At first, this looks like a decent chart despite the donut construct, which I cannot stand (but the Economist loves).
The accompanying text proclaimed: "Rock stars are famous for excess, and some pay the price". The rest of the paragraph points out drug- and alcohol-related deaths, plus deaths due to "unhealthy lifestyles", which apparently include cancer and cardiovascular disease.
There is a gaping hole between what's on the chart and what's in the text. They just talk past each other.
The chart invites us to compare the European experience to the American experience. Each donut presents the proportion of total deaths by causes of death. The top donut presents American rock-star deaths, the bottom European ones. But this comparison has zilch to do with
the key point, which is how rock stars are different from the rest of
us. The chart tells us nothing about the rest of us. The 20% death by
cancer would be entirely unremarkable if 20% of non-rock-star deaths
also were attributed to cancer!
We must also bear in mind that the base populations are
rock stars who died young. This is a very specific demographic
segment, and so the only valid point of reference are people who died
young. If we think along those lines, then among unmusical people, if
they died young, what might have been the causes of death? Drugs?
Alcohol? Accidents? Suicide? You bet. I am not sure who is the
authoritative source of such data but the CDC reported that among
Americans aged 15-34 who died, the leading causes were "unintentional
injury", suicides, homicides, cancer and heart disease. Not much different from the above list...
The deaths depicted in the two donuts totaled fewer than 100, and yet percentages are given to one decimal place. This creates a false sense of precision not justified by the sample size.
The deaths occurred over about 50 years. It is very likely that the causes of premature death have shifted during this time span, making an aggregate analysis questionable.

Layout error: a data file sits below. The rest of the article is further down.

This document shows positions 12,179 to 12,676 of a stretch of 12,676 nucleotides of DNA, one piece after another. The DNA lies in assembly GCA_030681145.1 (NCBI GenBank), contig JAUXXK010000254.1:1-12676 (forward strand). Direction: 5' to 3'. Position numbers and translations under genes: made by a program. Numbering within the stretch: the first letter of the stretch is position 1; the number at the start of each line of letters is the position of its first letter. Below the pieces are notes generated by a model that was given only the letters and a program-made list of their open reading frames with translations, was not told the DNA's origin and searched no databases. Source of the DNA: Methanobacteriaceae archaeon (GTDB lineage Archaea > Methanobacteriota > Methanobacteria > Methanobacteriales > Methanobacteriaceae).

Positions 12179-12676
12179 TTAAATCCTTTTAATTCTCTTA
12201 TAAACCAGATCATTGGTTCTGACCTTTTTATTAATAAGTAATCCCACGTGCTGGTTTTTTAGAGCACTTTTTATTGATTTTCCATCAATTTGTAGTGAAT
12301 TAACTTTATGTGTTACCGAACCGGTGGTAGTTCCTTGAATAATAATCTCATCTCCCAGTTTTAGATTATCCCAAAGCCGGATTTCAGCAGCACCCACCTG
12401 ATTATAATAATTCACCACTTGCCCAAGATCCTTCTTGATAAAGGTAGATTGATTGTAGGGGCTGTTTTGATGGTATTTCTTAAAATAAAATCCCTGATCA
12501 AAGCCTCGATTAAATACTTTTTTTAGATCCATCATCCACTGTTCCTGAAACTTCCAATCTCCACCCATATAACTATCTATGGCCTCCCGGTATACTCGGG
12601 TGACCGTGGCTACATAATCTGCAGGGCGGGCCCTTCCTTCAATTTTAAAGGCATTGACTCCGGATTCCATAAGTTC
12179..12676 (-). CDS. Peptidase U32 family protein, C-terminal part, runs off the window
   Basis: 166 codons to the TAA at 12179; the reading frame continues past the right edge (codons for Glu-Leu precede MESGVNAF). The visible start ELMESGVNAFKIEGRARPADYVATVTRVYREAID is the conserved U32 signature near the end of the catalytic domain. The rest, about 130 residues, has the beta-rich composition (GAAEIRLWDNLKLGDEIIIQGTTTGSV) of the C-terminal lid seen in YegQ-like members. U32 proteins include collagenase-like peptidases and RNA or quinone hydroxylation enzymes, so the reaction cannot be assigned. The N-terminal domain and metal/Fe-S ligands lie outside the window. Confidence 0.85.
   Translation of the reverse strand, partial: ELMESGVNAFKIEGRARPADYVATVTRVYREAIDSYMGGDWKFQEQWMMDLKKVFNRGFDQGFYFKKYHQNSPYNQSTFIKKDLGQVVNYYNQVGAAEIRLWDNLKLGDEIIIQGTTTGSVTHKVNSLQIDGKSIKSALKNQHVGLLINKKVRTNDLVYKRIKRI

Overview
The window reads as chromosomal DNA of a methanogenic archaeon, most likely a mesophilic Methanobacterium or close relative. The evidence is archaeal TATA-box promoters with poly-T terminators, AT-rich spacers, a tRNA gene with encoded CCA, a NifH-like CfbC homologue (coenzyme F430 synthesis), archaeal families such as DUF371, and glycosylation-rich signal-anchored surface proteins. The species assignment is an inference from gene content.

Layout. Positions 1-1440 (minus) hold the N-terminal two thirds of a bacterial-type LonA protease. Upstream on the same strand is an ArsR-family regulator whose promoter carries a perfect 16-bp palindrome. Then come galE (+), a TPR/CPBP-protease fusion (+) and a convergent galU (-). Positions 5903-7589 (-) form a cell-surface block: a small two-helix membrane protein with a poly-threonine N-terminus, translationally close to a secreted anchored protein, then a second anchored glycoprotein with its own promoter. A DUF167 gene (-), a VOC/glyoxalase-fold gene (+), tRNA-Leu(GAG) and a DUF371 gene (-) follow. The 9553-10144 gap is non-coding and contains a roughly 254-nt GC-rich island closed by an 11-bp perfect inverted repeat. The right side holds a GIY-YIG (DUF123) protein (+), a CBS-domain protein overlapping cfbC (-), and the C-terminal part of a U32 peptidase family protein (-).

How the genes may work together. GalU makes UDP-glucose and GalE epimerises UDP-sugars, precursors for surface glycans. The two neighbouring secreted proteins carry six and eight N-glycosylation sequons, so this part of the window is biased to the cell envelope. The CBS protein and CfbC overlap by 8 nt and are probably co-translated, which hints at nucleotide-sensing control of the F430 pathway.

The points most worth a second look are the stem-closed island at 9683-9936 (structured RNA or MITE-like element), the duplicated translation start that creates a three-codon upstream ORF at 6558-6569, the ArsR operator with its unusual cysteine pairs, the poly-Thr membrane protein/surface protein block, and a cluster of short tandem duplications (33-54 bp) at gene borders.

Charting is much more than just aesthetics. Some basic statistical common sense goes a long way. This was observed long ago by Huff.
This set of charts covered the back page of one of New York Times' sections this weekend.
Regular readers will share my enthusiasm for the top chart. It makes a clear, cogent case to support the article's thesis concerning the rise of bottled water. Various renditions of this type of chart have appeared here, for example.
Specifically, the smart use of color to cluster the line objects helps interpret the trends. Blue sets out the two primary interests. (It's a mystery to me why the gray lines were separated into darker and lighter hues.)
The twenty-year horizon used is another nice touch. I'd remove the gridlines although they aren't too distracting here.
Sadly, the second graphic does not meet the high standard of the first. The biggest problem concerns the red rectangle, purportedly showing how much of the bottled water was imported. The choice of differently-sized bottles as objects makes it impossible to gauge what proportion of the total was imported. If the rectangle was placed over 1-litre bottles instead, it would look smaller.
Frank W. sent in a timely reminder of the start-at-zero rule. This ad from Quaker Oats pitches the impossible: the smart consumer will never believe that cholesterol levels can be dropped just like that! According to Frank's measurement, the column heights plunged 77% from Week 1 to Week 4 in this chart.
In fact, if the vertical axis had started from 0, then the drop would more appropriately appear to be 5%. Now, even that would have been a miracle, in my opinion.
Thus, I would like to know what is a "point" of cholesterol, and what do they mean by "representative" drop. I suppose they are asking me to call that number.
My previous posts (with commentary from readers) about starting at zero can be found here and here.